5 Questions for a Filmmaker–Jihan El-Tahri

Legendary documentarian Jihan El-Tahri started her career as a journalist, working as a news agency correspondent and TV researcher covering Middle East politics before starting to direct and produce documentaries for French TV, the BBC, PBS and other international broadcasters. She has since directed more than a dozen films including the Emmy nominated The House of Saud, The Price of Aid, which won the European Media prize in 2004 and Cuba: An African Odyssey. Her most recent feature documentary Behind the Rainbow, which examines the transitional process in South Africa, has won various prizes since its release in 2009. She is currently finalizing a three-hour documentary provisionally titled Egypt’s Modern Pharaohs. As if this wasn’t enough, El-Tahri has also written two books, The 9 Lives of Yasser Arafat and Israel and the Arabs: the 50 Years War and is engaged in various associations and institutions working with African cinema.

What is your first film memory?

I actually remember watching Shadi Abdel Salam’s The Mummy at a hotel screening in London when my family moved there. I was around 5 and I knew I was Egyptian and the mummy terrified me but got me very curious. I remember the lighting of the film until today. It made these ancient stories so real and timeless.

Why did you decide to become a filmmaker?

I started off as a journalist because I truly believed that journalism is the first draft of history and if done properly it could actually change the world. Young and idealistic I thought I could change the world single handedly … Alas, the Gulf war of 1990 was a rough wakeup call. It is then that I realized that I needed to reassess many things, including my own identity and what stories were important for me to engage in. I finally realized that I could only tell one story at a time if I wanted to do it properly. Documentary was the obvious choice. I made numerous “observational” films but that still was not satisfying. Then one day I was hired to work with a company in the UK and they gave me their last film series to watch: Death of Yugoslavia. A 7-hour series that I stayed up all night watching. There and then I decided that that was the kind of documentary filmmaking I wanted to pursue.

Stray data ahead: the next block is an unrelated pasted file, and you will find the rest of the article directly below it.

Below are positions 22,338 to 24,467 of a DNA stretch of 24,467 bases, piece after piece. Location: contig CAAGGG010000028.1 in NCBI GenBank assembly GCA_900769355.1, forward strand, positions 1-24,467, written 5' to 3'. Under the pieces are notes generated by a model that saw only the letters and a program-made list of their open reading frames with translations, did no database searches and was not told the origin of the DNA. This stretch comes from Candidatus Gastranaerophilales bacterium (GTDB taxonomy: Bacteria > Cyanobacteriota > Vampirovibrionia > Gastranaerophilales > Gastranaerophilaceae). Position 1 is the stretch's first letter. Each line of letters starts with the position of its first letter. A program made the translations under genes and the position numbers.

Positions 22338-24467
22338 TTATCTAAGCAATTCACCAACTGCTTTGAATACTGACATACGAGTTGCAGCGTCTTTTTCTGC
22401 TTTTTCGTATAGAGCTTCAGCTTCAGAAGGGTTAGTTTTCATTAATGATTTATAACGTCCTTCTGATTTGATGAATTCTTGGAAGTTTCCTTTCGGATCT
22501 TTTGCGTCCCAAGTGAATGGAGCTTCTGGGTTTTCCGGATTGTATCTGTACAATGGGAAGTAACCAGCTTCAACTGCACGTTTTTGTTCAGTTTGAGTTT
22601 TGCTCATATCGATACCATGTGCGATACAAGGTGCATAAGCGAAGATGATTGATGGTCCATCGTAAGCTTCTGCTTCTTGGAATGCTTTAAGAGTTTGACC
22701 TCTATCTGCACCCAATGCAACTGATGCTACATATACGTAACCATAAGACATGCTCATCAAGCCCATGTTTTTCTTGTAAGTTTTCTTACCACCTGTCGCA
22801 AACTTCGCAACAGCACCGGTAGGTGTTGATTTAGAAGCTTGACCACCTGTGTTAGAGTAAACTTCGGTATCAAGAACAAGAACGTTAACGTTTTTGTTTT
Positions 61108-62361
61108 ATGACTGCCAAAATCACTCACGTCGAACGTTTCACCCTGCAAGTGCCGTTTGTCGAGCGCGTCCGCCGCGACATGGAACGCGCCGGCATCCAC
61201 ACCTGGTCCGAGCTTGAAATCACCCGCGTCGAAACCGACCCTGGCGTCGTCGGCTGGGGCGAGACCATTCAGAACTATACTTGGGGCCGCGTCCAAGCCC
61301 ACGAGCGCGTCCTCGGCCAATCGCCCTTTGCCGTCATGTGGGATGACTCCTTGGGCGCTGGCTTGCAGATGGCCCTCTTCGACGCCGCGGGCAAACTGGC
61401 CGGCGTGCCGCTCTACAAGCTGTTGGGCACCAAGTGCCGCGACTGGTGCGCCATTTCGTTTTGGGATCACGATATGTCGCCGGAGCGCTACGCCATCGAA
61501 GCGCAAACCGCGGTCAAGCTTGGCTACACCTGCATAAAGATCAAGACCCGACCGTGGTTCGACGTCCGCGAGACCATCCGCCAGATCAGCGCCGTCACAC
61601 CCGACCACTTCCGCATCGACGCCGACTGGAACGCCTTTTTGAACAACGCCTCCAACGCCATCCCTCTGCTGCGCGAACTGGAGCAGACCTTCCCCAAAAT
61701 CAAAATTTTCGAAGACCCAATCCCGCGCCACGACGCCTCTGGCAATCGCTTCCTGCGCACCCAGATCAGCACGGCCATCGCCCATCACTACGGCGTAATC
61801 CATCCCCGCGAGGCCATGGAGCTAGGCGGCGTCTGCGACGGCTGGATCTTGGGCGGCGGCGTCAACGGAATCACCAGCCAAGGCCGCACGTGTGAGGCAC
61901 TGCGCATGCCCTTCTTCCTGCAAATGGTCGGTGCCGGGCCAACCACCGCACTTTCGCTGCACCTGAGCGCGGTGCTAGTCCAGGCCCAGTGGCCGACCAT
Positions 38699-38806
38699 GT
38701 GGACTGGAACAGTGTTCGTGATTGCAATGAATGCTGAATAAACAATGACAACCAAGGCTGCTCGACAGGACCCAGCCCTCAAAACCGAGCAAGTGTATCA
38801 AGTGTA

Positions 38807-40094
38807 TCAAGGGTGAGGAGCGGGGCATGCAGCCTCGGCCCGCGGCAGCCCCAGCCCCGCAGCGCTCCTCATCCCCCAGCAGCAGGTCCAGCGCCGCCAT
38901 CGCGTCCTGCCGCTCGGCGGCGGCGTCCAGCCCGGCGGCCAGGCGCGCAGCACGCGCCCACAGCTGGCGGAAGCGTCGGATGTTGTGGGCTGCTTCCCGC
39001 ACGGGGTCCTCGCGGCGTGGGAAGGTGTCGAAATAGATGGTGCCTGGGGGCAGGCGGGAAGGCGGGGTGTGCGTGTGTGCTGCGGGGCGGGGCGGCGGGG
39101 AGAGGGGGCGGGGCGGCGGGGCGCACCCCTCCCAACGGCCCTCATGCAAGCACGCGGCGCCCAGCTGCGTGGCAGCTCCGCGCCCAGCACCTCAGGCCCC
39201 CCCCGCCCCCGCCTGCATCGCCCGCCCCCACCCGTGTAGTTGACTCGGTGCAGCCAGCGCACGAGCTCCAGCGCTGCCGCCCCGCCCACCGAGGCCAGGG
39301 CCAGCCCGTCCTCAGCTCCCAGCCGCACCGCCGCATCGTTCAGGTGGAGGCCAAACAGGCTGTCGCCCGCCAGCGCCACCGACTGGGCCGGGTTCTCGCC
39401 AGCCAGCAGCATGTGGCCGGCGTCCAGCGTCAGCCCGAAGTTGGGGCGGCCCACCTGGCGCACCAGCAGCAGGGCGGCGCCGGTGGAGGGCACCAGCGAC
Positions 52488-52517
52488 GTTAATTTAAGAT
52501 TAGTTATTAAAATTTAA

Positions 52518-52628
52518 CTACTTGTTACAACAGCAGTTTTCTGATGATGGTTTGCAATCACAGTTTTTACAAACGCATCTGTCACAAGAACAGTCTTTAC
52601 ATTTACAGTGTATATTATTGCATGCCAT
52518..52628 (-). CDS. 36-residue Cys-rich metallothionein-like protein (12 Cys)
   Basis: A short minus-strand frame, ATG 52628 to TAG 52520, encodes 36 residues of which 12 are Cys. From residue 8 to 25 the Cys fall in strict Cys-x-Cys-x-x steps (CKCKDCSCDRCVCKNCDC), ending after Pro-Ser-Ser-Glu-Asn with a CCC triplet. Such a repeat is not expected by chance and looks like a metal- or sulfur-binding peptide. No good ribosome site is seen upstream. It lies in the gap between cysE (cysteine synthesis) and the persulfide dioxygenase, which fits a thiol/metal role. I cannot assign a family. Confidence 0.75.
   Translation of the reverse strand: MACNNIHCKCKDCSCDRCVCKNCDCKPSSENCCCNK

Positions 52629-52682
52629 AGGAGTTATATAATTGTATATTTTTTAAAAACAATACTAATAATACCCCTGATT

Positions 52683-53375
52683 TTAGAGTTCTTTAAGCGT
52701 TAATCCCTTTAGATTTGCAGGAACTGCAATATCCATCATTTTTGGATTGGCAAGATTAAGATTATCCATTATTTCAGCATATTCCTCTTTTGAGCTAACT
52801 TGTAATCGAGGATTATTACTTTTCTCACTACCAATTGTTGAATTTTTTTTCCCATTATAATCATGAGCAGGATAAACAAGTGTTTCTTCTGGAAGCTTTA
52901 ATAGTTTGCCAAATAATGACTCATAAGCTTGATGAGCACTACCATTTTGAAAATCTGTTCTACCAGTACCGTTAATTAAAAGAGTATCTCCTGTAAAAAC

Which film do you wish you had made and why?

Answer 1

In 1992 I wrote an extensive treatment for a film based on a topic I had been researching for a full year. The film was titled Allah’s Holy Warriors. It was about the brand new phenomenon of Islamic warriors returning from Afghanistan under the leadership of a then unknown commander called Osama Bin Laden. They had offices at Finsbry Park in London and I had spent weeks convincing them to allow me to film. They finally gave me the OK, I did go film a short sequence while they where in Sudan. They were due to leave and return to Afghanistan and I obtained the OK to actually film the move and spend time filming in their camps. I tried selling this idea to any TV channel but nobody was interested in an unknown Islamic fighter and his ragtag troops.

Without the backing of a channel it felt too complicated and decided to wait and do this story later …. Mistake!!

Why I think I should have done this film? It’s is not because of the high profile the story would have had later, My regret is mainly because it was a time when this totally inaccessible and incomprehensible group were willing to talk and explain their grievances, who they are and why their fervent beliefs are unshakable. I always feel that maybe if I had done that story, it would have allowed me – let alone others – to understand that whole Islamic “terrorism” phenomenon that has altered the face of my continent and the world actually.

Answer 2:

I hesitate between Sofia Coppola’s Lost in Translation – for the way she managed to isolate a very specific and unusual sentiment of alienation as well as using the city as her main character – and

Alex Gibney’s documentary Taxi to the Dark Side.  I am in total awe of how he managed to  – coherently and uninterruptedly – turn the murder investigation of a simple unknown taxi driver in Afghanistan into a worldwide interrogation of a political system.  The film is thorough, informative and scary. It is perfect proof that a film can uncover and contest a superpower efficiently and dramatically.

Name one of the films on your top-5 list and the reason why it is there.

Newton Aduaka’s film Rage

The film tackles multiple sensitive and personally touching issues with a force and a sensitivity that I find mind blowing. It is about being of mixed race, the case of my children and many of my friends. This space of not knowing where you belong… It is about negotiating this space as an outsider. Being a bit of a nomad I so understood and identified with the main characters’ clumsy attempts to fit in and his rage when realizing that he never will. Tackling this film through music and youth urban culture made the film universal, informative as well as extremely sensitive and compassionate.

Ask yourself any question you think I should have asked and answer it.

I guess I will add the question that I always ask myself: Is it worth it? Meaning is making a film with all the pain, the heartache and the minimal returns it entails worth it?

When I am frustrated about spending 3 to 4 years of my life chiselling away at what seems to be a mountain, my answer is usually: No! But once the film survives the first year and continues to make sense, I believe that there is nothing more precious than telling a story that can talk to others and allows your voice as a person to exist. Now old and much less idealistic, I still believe that this single drop in the ocean does make a difference, if only in a single other person’s life.

Image Credit: Antoine Tempé

Katarina Hedrén

Katarina Hedrén, based in Johannesburg, writes about film for Africa is a Country.

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